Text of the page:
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Brits to spend an extra £1.6 billion in mortgage repayments because of lazy lenders

  • Three quarters (77%) of mortgage holders have not been contacted by their lender at the end of their fixed rate deal costing homeowners £1.6 billion a year

  • 2.1 million mortgage holders with a fixed rate deal ending in the next 15 months are most at risk, as the Bank of England alludes to imminent interest rate rise

  • One in three (32%) consumers on a fixed rate mortgage do not know what their payments might be when their fixed term ends

  • Uswitch.com calls on lenders to follow the lead of the energy industry and contact customers before their fixed rate deal ends to inform them of what they will pay when they move onto the standard variable rate.

Three quarters (77%) of UK mortgage holders are set to miss out on potential savings of nearly £1.6 billion every year, as lenders fail to communicate with their customers, according to the latest research by Uswitch.com, the price comparison and switching service. With 2.1 million homeowners with a fixed rate mortgage which is due to end in the next 15 months, and a third (32%) not knowing what their payments might be once their deal ends, there is a real risk that many will be caught out by a possible interest rate rise.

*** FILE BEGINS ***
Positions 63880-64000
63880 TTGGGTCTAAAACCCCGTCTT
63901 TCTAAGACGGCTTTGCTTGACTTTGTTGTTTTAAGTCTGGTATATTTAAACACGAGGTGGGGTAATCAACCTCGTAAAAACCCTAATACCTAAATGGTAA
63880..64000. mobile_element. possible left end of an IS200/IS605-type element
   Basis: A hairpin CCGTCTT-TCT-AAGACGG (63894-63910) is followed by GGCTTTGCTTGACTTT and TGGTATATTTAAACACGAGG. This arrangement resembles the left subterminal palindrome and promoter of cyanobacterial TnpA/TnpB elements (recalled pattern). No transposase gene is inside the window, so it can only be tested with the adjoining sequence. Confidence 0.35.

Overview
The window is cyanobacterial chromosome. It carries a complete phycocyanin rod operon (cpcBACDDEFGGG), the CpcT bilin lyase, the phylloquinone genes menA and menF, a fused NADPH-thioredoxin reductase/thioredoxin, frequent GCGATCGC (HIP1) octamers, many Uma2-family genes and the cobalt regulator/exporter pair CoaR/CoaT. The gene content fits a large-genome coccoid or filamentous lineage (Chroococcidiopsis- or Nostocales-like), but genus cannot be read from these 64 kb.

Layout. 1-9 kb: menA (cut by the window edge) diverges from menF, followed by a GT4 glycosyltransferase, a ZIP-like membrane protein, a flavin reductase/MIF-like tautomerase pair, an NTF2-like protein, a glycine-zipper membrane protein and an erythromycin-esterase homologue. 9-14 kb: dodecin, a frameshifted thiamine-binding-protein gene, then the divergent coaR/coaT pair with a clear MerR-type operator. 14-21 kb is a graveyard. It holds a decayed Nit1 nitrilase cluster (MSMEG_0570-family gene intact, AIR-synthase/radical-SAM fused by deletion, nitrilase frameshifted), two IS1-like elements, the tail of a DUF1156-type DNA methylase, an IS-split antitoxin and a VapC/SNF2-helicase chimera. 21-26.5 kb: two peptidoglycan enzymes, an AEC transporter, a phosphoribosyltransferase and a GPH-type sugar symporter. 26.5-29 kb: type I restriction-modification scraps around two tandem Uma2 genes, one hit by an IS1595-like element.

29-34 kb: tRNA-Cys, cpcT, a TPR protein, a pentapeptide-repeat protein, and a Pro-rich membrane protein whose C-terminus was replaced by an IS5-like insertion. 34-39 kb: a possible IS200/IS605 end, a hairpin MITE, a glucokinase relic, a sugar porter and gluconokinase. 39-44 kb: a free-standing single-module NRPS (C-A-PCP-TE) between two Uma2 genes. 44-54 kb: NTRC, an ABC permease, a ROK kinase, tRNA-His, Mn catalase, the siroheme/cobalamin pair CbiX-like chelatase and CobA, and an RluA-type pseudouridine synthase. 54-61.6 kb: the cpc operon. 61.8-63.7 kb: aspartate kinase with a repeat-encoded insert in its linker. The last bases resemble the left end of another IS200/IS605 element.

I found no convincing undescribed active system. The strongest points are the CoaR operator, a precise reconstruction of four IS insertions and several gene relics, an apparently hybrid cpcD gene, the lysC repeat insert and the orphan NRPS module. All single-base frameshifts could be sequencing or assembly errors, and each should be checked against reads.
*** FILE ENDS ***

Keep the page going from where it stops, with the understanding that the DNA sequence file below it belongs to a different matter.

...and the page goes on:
Overall, the research shows that three quarters (77%) of lenders are not communicating the potential financial implications associated with homeowners’ fixed rate deal coming to an end. If homeowners roll over onto a standard variable rate (SVR), they could end up with an interest rate as high as 5%. This is 4% higher than the current cheapest fixed rate on the market and the financial implications could be crippling to household budgets.